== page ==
World stocks extended gains on Thursday to hit their highest level in almost three weeks, while oil advanced as investors entered the festive period in a positive mood.
The MSCI index of global stocks rose 0.5 per cent, taking its gains since January to more than 30 per cent, with Asian stocks the star performers.
The Nikkei 225 rose 1.5 per cent to its highest level in three months, while stocks in Shanghai jumped 2.6 per cent after Chen Deming, China’s commerce minister, said retail sales in the country had grown by more than 15 per cent in the past year.
In Europe, the FTSE Eurofirst gained 0.1 per cent, although many markets in the region, including those in Germany, Italy, Denmark, Finland, Spain, Sweden and Switzerland, were closed for the Christmas holidays.
“It’s Christmas Eve, the year is almost drawing to a close and what an exceptional year it has been,” said Lena Komileva at Tullett Prebon.
“The global economy has moved away from a deflationary environment and a 12-year low for equities in the first quarter to a state of stabilising output, recovering optimism, and booming asset markets supported by ultra-easy US monetary policy and a cheaper dollar.”
Oil advanced, with Nymex WTI climbing 0.4 per cent to $77.11 a barrel.
The dollar retreated, pulling back from a near four-month high on a trade weighted basis after weak US housing data in the previous session dented demand for the US currency.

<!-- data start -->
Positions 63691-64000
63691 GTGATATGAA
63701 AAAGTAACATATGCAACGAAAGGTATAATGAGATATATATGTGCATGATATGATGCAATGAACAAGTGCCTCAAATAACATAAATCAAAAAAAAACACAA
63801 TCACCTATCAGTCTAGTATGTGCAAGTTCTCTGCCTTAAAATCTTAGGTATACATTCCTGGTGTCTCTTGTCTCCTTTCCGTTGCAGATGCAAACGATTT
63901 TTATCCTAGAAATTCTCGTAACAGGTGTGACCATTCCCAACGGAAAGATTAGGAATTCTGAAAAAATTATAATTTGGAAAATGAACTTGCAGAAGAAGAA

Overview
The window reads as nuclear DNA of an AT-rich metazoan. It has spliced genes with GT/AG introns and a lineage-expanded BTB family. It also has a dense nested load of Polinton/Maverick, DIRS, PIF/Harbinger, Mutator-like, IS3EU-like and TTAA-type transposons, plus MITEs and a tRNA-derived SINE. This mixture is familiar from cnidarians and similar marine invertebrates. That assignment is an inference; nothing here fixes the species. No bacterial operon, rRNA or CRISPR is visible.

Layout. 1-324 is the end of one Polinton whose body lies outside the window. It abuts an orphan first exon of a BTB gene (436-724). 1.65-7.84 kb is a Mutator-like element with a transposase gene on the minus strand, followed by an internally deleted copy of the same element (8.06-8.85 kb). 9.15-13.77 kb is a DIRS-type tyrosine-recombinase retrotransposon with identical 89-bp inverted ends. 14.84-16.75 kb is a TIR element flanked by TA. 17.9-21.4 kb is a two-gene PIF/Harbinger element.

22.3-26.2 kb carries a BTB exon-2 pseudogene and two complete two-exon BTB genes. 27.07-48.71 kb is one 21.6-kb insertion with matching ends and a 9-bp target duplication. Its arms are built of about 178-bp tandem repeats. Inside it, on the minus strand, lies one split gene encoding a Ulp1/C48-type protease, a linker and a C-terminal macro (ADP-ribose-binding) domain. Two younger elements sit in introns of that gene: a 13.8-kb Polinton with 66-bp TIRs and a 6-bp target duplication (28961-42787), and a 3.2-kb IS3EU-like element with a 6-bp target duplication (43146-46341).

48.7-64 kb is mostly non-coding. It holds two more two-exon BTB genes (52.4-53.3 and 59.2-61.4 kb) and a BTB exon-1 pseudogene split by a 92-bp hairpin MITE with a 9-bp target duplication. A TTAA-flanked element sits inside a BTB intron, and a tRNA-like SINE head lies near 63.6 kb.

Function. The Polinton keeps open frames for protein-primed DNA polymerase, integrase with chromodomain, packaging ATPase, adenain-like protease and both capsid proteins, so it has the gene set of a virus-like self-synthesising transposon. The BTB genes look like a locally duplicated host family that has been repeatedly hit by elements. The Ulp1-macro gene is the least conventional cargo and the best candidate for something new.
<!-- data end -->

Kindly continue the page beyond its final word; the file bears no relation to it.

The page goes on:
“Insofar as this month’s turnround in the dollar was built around better than expected US economic data, which promoted the idea that US rate hikes could be on the horizon, it does seem likely that there will be room for disappointment on that front,” said Jane Foley at Forex.com.
“Not only are US interest rates likely to remain low for an extended period but with inflationary pressures very subdued, [but] the upwards trajectory of rates is likely to remain shallow once the Federal Reserve does begin to tighten monetary policy.”
The dollar index, which tracks the greenback’s progress against a basket of six leading currencies, fell 0.5 per cent to 77.535.
The dollar also lost 0.4 per cent to $1.4395 against the euro, fell 0.4 per cent to $1.6012 against the pound and dropped 0.3 per cent to Y91.32 against the yen.
Elsewhere, government bond prices were little changed in subdued trade, with Greek paper showing little reaction to news that the country’s government had pushed a budget through parliament which pledged to cut €8bn from its deficit.
The yield spread between Greece’s benchmark 10-year bond and that of the German bund has widened by 68 basis points to 242 points in the past four weeks as concerns over the government’s finances have risen.